Woman Tried to Bribe Federal Juror with $120,000 To Race Bait

A Seattle woman is facing criminal charges for trying to bribe a federal juror with $120,000 to get the defendants acquitted in a COVID-era corruption case.

Ladan Mohammad Ali wanted the juror to “inject racism into the case” and get the “sympathy” of other jurors based on the immigrant status of the defendants who allegedly stole millions of dollars from a Minnesota federal program supposed to feed hungry children in the pandemic.

The juror, whose identity is kept hidden and is referred to as “Juror 52” in the court documents, busted Ali’s plot when she dialed 911 after receiving the cash bag. Four other individuals who conspired with Ali are also facing criminal charges.

Andrew M. Luger, the US Attorney for the District of Minnesota, said the defendants were involved in a “chilling attack” on the US justice system and tried to bribe the juror to promote evidence that had nothing to do with reality. Luger’s office stated that Ali is not present in the police custody and is likely to surrender herself at the court hearing.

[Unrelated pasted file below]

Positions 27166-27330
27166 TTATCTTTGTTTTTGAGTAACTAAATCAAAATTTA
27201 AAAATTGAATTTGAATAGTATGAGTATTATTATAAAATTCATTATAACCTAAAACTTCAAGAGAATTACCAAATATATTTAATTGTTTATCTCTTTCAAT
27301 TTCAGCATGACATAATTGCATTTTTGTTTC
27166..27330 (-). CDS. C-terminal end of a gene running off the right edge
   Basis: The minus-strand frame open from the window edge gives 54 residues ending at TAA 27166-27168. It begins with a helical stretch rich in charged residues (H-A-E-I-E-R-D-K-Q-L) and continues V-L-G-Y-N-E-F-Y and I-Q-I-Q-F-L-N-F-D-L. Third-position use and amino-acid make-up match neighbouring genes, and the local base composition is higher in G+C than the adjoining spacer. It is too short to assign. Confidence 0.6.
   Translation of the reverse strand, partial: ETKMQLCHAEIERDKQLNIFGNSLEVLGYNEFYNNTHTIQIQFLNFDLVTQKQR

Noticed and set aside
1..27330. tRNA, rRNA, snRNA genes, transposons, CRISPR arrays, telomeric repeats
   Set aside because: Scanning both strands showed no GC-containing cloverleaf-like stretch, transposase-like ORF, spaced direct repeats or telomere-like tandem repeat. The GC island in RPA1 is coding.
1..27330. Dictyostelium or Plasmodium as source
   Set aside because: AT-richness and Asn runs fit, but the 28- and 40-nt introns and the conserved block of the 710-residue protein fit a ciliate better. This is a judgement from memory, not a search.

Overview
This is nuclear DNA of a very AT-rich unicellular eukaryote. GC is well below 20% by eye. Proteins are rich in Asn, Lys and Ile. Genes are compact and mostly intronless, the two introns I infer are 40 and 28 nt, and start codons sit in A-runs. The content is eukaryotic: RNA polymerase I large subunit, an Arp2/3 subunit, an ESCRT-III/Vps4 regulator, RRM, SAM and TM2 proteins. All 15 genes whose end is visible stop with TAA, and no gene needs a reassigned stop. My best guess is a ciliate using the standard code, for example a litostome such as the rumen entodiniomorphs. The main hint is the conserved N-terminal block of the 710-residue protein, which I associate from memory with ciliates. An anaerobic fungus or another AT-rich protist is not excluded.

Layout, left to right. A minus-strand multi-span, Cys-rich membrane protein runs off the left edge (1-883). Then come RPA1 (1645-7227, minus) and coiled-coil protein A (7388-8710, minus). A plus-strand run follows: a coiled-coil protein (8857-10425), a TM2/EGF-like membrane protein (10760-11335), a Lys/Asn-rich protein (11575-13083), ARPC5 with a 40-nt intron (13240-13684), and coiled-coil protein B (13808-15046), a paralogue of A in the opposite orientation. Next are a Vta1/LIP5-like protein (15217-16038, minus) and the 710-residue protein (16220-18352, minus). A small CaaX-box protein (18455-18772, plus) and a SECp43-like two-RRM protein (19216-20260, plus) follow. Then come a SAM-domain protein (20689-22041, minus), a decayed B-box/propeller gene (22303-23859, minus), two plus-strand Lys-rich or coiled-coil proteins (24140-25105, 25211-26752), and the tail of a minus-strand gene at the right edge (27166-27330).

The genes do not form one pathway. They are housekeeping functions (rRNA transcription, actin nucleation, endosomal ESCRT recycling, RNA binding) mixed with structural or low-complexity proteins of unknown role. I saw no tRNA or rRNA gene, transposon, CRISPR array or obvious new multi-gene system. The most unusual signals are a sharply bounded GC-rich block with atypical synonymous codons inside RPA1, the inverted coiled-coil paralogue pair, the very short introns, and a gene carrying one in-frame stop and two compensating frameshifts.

Prosecutors believe that five defendants specifically approached Juror 52 because she was the youngest in the panel and was viewed as the easiest target.

Before carrying out the plot, the defendants obtained personal information about the juror and stalked her to avoid any trouble on the day of plan execution. However, when two of the defendants, including Ali, went to bribe the juror at her home, her relative opened the door and collected the bag. When juror 52 received the bag later, she called the police and busted the criminal scheme.

Ali wanted Juror 52 to vote not guilty for the defendants, who are facing charges of stealing $40 million of funds from the generous food scheme. This is just the first corruption case coming out of the nutrition program, where almost 70 people in total are facing legal scrutiny for stealing nearly $250 million of federal funds.

Thanks to our friends at Conservative Insider for sharing this story.